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LAPD Comes Up Empty in Gun-Theft Probe

December 22, 1989|DAVID FREED | TIMES STAFF WRITER

An internal Los Angeles Police Department probe into the alleged theft of gun parts by bomb squad officers has found "insufficient evidence to clearly establish culpability" among any of the accused policemen.

Nonetheless, the investigation identified several "procedural weaknesses and administrative concerns" that have been forwarded to Police Chief Daryl F. Gates for review, said Robert L. Talcott, president of the Los Angeles Police Commission.

Citing the officers' right to privacy, neither Talcott nor a spokesman for Gates would elaborate on what the investigation uncovered.

The Times filed a request under the California Public Records Act to obtain a copy of the final report on the department's investigation, which Talcott deemed "exhaustive." That request was rejected by the Los Angeles city attorney's office on grounds that the investigation was a personnel matter and, as such, not public.

Lt. Jimmie J. Finn, 46, who raised the allegations of theft and other improprieties, said this week he also was denied a copy of the report.

Finn said Thursday he believes he has "suffered that special harm reserved for whistle-blowers" by having sparked the investigation--assignment to LAPD's Planning and Research Division. The division generally is considered a backwater.

Finn also speculated that the department is "trying to hide something."

A 24-year police veteran and former SWAT team member who holds the department's Medal of Valor, Finn in 1986 was given command of the department's firearms and explosives section. Finn took over the unit, commonly called the bomb squad, five months after two of its most senior members, Detective Arleigh McCree and Officer Ron Ball, died while attempting to dismantle a pipe bomb in North Hollywood.

Finn alleged that soon after arriving, he discovered evidence indicating that a handful of officers in the unit stripped hundreds, perhaps thousands, of confiscated guns destined for destruction and were using the parts privately or selling them. Finn also alleged that thousands of rounds of confiscated ammunition were missing from department evidence lockers.

He said he tried repeatedly to alert his supervisors to what he had found, but his superiors appeared reluctant to act.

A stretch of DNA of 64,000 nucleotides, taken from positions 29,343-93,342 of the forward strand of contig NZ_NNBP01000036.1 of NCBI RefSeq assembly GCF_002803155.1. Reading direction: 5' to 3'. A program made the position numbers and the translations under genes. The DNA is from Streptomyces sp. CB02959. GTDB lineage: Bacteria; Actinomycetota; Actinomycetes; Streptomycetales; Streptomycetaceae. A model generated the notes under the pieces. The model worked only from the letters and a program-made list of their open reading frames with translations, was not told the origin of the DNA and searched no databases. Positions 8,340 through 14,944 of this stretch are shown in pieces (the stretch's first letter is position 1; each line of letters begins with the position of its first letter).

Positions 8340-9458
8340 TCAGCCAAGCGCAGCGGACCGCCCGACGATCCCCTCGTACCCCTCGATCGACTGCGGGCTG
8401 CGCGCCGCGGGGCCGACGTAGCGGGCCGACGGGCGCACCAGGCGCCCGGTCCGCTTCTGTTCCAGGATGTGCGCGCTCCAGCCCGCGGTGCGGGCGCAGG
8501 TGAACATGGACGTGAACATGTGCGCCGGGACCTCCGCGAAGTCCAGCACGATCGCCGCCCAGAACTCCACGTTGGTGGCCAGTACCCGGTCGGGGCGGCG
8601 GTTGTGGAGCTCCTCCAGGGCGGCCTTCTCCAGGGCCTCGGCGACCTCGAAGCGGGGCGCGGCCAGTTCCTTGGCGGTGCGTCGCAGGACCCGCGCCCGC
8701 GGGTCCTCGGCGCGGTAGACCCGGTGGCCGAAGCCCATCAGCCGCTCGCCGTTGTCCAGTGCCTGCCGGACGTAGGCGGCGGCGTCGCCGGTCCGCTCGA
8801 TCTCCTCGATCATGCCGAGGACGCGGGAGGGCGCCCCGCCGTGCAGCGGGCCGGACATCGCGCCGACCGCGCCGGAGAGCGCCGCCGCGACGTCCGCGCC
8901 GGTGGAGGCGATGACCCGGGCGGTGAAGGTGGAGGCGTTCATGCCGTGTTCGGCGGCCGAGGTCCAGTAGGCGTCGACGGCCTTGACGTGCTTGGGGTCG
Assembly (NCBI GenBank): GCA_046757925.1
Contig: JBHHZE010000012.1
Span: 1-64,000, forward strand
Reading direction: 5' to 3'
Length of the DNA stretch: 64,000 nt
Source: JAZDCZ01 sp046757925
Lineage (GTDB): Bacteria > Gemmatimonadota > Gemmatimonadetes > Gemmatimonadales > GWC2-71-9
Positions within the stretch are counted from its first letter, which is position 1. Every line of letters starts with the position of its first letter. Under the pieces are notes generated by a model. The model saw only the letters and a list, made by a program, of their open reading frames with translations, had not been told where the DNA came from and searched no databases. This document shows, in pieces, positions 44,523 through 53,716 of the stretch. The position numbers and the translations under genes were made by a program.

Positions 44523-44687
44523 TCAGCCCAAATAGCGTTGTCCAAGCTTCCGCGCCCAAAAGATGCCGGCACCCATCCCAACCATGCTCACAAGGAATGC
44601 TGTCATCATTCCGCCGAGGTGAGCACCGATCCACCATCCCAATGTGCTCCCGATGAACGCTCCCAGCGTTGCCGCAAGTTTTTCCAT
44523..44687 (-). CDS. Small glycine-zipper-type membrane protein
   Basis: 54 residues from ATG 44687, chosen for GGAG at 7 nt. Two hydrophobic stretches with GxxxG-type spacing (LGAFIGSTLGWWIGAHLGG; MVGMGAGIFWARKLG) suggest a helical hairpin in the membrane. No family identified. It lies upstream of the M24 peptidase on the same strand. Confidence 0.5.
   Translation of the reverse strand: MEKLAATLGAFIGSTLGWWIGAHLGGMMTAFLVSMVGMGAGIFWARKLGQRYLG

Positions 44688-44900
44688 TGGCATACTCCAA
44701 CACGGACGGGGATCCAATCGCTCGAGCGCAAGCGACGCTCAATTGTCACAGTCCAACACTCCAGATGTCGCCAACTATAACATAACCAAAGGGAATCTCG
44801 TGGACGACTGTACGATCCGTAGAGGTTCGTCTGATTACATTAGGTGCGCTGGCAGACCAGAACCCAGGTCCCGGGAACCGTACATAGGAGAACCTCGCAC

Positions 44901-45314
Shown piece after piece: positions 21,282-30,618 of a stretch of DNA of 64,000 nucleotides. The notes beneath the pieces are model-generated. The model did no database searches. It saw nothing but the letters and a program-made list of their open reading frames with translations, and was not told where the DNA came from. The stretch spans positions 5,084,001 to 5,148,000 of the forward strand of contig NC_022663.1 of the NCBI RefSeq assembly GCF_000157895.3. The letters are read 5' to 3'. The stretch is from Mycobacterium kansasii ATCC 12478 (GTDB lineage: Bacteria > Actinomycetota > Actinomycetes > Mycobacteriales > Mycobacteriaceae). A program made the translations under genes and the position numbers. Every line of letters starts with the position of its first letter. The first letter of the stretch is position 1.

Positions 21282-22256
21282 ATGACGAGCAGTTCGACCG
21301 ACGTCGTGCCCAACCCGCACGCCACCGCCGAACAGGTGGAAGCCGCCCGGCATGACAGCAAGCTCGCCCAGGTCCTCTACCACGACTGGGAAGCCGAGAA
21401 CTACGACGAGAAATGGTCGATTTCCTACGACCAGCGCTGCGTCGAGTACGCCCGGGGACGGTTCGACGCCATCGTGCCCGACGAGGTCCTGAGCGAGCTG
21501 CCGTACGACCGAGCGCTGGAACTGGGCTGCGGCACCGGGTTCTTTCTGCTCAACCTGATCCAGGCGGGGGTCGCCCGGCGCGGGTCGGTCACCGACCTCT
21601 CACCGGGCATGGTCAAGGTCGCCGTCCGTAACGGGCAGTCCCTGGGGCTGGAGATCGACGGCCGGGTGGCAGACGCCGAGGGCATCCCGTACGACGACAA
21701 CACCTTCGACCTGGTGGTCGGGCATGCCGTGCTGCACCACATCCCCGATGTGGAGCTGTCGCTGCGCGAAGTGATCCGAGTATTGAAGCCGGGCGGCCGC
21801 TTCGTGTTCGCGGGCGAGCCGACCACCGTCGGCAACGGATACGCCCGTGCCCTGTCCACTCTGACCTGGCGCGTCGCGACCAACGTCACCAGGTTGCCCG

In late 1988, he went outside the chain of command and met privately with members of the Police Commission, the civilian board that oversees department operations. An Internal Affairs investigation was launched early this year, records show, but it languished until June, when The Times reported Finn's allegations.

Finally, in a one-page letter dated Dec. 4, Talcott advised Finn the investigation was complete.

"In light of the nearly 2 1/2 years that have elapsed since the events under investigation occurred or were raised, the department was faced with the almost insurmountable task of retroactively seeking out the truth in a very serious and complex case," Talcott wrote. "The unfortunate end result was that the statutes of limitations had run (out), memories had failed, and the possibility of establishing culpability was almost non-existent. "

"The exhaustive investigation, which involved over 800 hours of research, did, however, identify a number of administrative concerns and procedural weaknesses which have been brought to the attention of (Gates) for appropriate action."

Talcott commended Finn for pursuing the matter and expressed hope "that the experiences gained as a result of this series of incidents will become a part of the department's continuing growth process."

Cmdr. William Booth, Gates' spokesman, said Thursday that no officers would be disciplined as a result of the case.

Finn, meanwhile, said he was not appeased by Talcott's letter or the outcome of the investigation.

"I can guarantee you that many members of this department who become aware of how I have been treated will be reluctant to step forward to divulge internal corruption to the chief of police or the Police Commission," Finn said. "That reluctance to fight corruption will ultimately endanger the future of this department and its service to the public."

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